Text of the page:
Monday, April 30, 2012

More Investigative Fun with Photo Manipulation

If you have looked through any number of Civil War books that have lots of photographs, you have probably come across the above image. It is of three Confederate soldiers that were captured at Gettysburg and was taken by Matthew Brady or one of his associates some time after that battle.  

Almost every printed view of this image allows little chance to see intricate details. But, by downloading the TIFF file at the Library of Congress website and then increasing its size, details explode.   

For example, in the top image, it is almost impossible to see the eyes of soldier on the left. Although, when the image is enlarged, his eyes are clearly seen, which adds so much expression to the image.

The details that are attainable in these images can be useful to historians, museum curators and living historians to see up-close what equipment Civil War soldiers carried and used on campaign. The shoes of the soldier on the left are not so easy to see in the first shown image, but, blown up, it's clearly seen they are standard period soldier brogans.  The soldier in the middle had different shoes; they are low-cut tops.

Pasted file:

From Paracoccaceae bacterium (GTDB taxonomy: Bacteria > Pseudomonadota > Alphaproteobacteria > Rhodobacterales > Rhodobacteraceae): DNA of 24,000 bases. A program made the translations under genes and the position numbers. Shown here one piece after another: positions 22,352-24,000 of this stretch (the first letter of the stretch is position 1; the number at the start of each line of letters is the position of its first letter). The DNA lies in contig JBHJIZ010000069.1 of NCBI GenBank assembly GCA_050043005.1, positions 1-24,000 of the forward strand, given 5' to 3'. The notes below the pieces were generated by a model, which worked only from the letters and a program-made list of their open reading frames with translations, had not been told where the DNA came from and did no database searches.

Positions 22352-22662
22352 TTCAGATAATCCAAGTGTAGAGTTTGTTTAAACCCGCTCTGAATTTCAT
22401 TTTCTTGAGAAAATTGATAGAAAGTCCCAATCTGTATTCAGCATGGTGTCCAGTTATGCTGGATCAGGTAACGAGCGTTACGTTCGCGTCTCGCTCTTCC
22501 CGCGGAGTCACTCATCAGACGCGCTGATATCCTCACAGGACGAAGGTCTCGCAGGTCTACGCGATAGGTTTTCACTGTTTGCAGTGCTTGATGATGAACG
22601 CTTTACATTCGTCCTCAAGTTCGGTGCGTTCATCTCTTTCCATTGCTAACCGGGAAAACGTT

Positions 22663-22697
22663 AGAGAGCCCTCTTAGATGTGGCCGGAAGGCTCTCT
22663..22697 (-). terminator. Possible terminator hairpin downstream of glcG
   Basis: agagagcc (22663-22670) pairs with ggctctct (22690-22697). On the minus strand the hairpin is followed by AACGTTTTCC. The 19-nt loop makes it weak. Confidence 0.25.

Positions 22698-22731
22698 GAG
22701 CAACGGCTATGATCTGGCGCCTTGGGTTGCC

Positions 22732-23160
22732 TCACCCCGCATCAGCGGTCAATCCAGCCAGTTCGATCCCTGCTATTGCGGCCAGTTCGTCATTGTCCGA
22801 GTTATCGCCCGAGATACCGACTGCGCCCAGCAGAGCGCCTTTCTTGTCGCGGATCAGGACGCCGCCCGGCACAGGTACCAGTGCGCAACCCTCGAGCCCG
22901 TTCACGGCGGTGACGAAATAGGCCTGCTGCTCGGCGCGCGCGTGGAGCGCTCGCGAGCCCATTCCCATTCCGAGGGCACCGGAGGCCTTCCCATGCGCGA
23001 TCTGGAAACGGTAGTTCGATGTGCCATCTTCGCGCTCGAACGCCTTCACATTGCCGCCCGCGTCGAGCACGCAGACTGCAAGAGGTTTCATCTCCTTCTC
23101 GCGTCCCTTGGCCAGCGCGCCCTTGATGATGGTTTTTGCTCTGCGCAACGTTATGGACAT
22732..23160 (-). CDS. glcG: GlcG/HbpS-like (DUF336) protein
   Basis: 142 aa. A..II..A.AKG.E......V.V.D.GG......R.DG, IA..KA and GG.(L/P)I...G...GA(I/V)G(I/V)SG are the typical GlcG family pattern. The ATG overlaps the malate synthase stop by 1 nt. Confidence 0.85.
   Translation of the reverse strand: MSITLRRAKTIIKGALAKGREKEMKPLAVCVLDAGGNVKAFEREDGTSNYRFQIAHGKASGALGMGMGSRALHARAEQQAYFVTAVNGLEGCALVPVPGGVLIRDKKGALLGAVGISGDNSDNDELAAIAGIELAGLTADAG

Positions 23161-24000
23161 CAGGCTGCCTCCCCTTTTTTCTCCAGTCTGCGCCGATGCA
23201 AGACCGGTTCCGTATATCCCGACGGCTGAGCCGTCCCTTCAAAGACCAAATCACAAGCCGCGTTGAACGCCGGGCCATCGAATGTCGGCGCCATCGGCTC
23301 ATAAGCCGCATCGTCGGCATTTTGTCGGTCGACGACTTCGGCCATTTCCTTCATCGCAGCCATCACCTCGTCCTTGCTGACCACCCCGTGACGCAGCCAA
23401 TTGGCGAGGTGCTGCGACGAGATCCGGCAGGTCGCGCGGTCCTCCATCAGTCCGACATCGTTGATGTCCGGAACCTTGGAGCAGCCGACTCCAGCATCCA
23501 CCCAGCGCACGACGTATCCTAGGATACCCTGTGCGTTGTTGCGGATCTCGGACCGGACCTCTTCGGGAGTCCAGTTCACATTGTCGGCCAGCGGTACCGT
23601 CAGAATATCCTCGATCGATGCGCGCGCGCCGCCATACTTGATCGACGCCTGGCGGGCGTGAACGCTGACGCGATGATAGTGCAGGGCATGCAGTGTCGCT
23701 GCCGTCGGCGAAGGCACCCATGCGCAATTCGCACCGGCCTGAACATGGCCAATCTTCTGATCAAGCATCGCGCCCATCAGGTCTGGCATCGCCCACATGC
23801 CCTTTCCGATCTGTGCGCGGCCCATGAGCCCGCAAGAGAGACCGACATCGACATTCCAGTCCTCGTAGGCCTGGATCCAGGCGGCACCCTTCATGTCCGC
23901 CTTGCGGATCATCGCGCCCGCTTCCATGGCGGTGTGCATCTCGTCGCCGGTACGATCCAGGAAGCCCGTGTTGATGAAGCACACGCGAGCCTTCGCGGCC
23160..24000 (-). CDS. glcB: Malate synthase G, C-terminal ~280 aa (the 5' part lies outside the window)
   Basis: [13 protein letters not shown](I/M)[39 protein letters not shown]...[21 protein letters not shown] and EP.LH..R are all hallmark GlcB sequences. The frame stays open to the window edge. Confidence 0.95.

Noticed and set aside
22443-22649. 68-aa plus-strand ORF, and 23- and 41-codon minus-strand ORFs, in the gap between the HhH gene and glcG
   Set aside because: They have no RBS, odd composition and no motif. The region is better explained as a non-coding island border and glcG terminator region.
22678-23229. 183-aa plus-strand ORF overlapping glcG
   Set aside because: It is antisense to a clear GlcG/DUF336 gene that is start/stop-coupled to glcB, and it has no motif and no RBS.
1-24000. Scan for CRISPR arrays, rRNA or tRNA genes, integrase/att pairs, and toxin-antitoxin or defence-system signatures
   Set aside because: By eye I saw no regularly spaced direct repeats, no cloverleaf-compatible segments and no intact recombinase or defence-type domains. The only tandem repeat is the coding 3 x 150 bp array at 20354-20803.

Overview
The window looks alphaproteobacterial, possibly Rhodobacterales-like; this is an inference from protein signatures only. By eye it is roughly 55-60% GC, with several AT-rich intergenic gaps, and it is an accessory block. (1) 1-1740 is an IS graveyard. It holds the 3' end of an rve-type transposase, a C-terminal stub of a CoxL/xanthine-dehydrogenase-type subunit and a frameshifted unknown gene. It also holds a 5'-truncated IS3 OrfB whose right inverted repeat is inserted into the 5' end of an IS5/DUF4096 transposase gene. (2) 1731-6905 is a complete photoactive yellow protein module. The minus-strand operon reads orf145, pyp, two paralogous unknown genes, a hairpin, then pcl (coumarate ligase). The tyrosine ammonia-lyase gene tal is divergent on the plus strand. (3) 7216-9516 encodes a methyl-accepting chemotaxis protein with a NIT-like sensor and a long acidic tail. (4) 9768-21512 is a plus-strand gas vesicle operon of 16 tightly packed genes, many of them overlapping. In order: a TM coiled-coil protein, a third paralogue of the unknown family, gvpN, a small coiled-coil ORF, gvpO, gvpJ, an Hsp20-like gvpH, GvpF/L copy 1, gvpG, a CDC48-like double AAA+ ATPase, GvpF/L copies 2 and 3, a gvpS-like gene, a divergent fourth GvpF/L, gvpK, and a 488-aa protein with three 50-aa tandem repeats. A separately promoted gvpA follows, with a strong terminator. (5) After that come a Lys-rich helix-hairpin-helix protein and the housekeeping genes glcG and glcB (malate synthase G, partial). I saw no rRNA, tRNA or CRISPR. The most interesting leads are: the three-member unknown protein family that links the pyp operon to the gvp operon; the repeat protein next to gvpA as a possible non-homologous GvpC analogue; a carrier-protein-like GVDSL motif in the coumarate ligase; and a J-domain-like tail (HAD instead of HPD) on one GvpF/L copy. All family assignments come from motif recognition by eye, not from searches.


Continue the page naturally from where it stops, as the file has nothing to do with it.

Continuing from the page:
Want to know what a soldier's dipper or tin cup actually looked like? Well, you easily can by enlarging the TIFF file.

Likewise, in the top view, it is not clear if the canteen of the soldier in middle is a smooth-side, drum or "bulls-eye" vessel, but enlarged, it is easy to see it is a bulls-eye.

If you would like to try photo manipulation on this image you can do so very conveniently by visiting the Encyclopedia of Virginia website which has an interactive that allows this:

Bonus points to someone who can tell me what is going on with the little finger of the soldier in the center.

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